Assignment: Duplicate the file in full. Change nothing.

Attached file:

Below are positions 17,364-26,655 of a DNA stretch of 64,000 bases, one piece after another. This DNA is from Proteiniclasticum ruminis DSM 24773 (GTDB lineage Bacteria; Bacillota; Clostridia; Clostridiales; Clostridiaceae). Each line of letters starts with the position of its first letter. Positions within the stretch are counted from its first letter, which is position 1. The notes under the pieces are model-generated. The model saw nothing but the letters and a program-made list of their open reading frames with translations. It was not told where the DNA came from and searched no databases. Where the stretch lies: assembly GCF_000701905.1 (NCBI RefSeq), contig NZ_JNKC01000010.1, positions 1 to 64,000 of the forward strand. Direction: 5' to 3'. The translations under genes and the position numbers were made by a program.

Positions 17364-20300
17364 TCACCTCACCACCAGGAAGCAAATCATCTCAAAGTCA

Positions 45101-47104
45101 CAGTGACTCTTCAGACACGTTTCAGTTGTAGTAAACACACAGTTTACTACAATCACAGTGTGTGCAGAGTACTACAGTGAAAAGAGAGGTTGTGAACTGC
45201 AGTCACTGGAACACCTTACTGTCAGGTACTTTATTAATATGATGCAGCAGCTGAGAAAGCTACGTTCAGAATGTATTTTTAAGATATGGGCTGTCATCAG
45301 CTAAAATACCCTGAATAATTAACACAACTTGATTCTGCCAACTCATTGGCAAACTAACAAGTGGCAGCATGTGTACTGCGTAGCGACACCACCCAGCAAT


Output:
Below are positions 17,364-26,655 of a DNA stretch of 64,000 bases, one piece after another. This DNA is from Proteiniclasticum ruminis DSM 24773 (GTDB lineage Bacteria; Bacillota; Clostridia; Clostridiales; Clostridiaceae). Each line of letters starts with the position of its first letter. Positions within the stretch are counted from its first letter, which is position 1. The notes under the pieces are model-generated. The model saw nothing but the letters and a program-made list of their open reading frames with translations. It was not told where the DNA came from and searched no databases. Where the stretch lies: assembly GCF_000701905.1 (NCBI RefSeq), contig NZ_JNKC01000010.1, positions 1 to 64,000 of the forward strand. Direction: 5' to 3'. The translations under genes and the position numbers were made by a program.

Positions 17364-20300
17364 TCACCTCACCACCAGGAAGCAAATCATCTCAAAGTCA

Positions 45101-47104
45101 CAGTGACTCTTCAGACACGTTTCAGTTGTAGTAAACACACAGTTTACTACAATCACAGTGTGTGCAGAGTACTACAGTGAAAAGAGAGGTTGTGAACTGC
45201 AGTCACTGGAACACCTTACTGTCAGGTACTTTATTAATATGATGCAGCAGCTGAGAAAGCTACGTTCAGAATGTATTTTTAAGATATGGGCTGTCATCAG
45301 CTAAAATACCCTGAATAATTAACACAACTTGATTCTGCCAACTCATTGGCAAACTAACAAGTGGCAGCATGTGTACTGCGTAGCGACACCACCCAGCAAT